Second priority would be given to the production of non-petroleum-based energy systems that can demonstrate substantial net energy gain. For example, it takes an estimated 5 years for a silicon solar panel to generate a net energy gain, while a nuclear power plant can take 20 years or longer, according to Helen Caldicott. In a way, the selection criteria is a biological one. An energy system must "self-replicate" in order to survive the cut. If it can't produce sufficient energy over its operational lifespan to generate "offspring" -- and a reasonable surplus -- industrial evolution culls it. Period.

    Last priority would be assigned to everything that doesn't fall under the first two priorities. These survive only if they can justify their existence within the context of step two, in effect creating a self-sustaining feedback loop that gradually weeds out the wasteful and the inefficient, unless society deems it preservable based on step four.

  4. Our triage decisions need to be guided by what renowned architect and environmental visionary William McDonough calls "eco-effectiveness." -- McDonough and his colleague, Michael Braungart developed a three-sided matrix representing ecology, economy and equity. The perfect compromise falls into the middle of the matrix where all three concerns are equally balanced. Today, global capitalism often places far more emphasis on the economic side of the matrix at the expense of social equity (exploitation of cheap foreign labor) and the environment (industrial pollution). It erroneously assumes energy, resources and the environment are limitless.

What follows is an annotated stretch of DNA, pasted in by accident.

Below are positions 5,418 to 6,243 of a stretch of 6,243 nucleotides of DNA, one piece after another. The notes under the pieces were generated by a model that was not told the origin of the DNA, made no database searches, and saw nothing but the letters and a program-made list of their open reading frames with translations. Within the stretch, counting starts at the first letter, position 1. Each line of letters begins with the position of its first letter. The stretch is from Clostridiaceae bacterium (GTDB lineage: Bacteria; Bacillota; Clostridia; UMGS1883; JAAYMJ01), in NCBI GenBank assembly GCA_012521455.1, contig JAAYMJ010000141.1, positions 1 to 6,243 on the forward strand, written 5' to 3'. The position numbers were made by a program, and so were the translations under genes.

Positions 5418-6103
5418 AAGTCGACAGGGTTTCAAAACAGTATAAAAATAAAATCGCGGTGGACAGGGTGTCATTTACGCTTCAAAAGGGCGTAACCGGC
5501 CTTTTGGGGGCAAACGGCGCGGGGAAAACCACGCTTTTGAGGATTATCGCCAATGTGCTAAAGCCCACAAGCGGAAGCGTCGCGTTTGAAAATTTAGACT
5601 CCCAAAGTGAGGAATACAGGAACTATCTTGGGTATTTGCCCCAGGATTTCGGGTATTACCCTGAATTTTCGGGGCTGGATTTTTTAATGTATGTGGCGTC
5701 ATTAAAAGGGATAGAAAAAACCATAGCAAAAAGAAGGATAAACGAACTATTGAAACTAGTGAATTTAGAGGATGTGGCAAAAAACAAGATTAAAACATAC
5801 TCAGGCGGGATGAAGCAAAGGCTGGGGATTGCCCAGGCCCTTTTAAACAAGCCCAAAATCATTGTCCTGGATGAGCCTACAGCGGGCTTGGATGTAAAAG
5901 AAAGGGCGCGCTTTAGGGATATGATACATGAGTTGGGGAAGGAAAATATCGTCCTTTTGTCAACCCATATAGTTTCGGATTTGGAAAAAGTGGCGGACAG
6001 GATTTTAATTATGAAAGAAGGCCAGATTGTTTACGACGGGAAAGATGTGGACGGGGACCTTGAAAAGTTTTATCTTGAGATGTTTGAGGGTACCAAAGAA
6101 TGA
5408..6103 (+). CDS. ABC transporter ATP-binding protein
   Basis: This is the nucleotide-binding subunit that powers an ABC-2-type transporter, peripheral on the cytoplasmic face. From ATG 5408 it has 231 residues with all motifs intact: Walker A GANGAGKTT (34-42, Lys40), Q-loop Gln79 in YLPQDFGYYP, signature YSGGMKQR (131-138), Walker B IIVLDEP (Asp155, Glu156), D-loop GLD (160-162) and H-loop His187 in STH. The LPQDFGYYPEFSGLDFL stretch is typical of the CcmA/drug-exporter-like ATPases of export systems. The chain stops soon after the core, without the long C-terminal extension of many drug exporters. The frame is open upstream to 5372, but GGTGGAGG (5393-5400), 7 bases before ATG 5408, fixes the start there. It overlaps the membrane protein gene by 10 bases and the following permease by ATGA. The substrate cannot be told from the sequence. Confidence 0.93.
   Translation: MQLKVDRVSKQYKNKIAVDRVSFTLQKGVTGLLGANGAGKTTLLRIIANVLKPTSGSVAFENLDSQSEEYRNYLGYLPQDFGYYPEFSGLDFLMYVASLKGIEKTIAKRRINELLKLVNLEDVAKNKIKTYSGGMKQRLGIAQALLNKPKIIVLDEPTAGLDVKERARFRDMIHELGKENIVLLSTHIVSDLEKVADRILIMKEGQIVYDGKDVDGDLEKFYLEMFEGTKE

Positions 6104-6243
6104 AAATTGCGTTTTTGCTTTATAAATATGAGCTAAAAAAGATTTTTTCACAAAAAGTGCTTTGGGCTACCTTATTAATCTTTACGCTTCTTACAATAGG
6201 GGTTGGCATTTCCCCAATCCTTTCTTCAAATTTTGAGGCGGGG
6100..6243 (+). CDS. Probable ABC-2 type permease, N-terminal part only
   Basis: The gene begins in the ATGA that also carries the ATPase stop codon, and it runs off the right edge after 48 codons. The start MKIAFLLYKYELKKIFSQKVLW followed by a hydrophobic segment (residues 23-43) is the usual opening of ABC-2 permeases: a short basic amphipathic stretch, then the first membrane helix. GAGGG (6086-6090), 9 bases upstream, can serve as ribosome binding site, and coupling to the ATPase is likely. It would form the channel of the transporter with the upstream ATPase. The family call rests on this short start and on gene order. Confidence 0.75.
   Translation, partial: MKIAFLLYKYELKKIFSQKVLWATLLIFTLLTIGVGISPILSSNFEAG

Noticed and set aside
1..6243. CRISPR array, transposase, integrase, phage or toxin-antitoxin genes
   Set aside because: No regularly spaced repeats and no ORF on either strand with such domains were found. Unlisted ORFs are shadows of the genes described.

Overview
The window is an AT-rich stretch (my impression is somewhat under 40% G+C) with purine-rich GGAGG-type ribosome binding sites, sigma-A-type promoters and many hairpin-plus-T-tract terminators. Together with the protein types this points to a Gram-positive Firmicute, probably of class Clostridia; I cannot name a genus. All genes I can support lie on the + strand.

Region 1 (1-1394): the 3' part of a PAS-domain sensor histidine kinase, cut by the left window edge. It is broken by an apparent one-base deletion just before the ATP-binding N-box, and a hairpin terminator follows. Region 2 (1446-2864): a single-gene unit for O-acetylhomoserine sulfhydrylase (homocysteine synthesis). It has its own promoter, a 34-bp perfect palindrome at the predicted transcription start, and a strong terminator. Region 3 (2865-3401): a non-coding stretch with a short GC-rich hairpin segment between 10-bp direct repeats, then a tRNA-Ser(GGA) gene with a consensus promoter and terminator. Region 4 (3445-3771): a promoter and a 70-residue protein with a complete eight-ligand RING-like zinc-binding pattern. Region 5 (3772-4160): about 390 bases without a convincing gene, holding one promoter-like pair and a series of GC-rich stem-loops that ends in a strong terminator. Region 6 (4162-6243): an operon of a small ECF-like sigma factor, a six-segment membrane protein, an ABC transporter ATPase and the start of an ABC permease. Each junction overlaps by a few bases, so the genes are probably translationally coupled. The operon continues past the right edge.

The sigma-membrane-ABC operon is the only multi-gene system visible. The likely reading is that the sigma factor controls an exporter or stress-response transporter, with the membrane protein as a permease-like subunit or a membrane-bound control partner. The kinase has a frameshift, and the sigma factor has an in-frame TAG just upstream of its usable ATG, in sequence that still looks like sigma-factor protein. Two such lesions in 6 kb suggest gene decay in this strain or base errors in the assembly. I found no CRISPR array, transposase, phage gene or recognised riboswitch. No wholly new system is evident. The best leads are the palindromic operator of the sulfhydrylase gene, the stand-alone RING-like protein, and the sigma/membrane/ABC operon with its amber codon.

5. We must level with people and prepare them emotionally for change. -- If my assumptions about oil depletion are correct -- and it is only a matter of when, not if -- it is going to come as a traumatic emotional blow to the developed world, whose economic and social systems have, over the last century, become so heavily dependent on gas and oil. I liken it to a patient who unexpectedly learns from his physician that he has a serious and possibly, terminal illness. First there will be denial, then anger, next bargaining, depression and finally acceptance. The sooner the patient is leveled with, the sooner we can get on with the treatment.

    Our community leaders need to prepare us for the changes that must inevitably follow, but they must first cope with this reality, themselves, dealing with their own emotional trauma. That takes time and maturity. Given the action or inaction of past and current Administrations and the Congress, there is little evidence that kind of candid, honest, and courageous leadership will be forthcoming.

    My view is, it's up to each of us individually to provide the necessary leadership. Eventually our "leaders" will follow.

Times Article Viewed: 7681
Published: 07-Mar-2004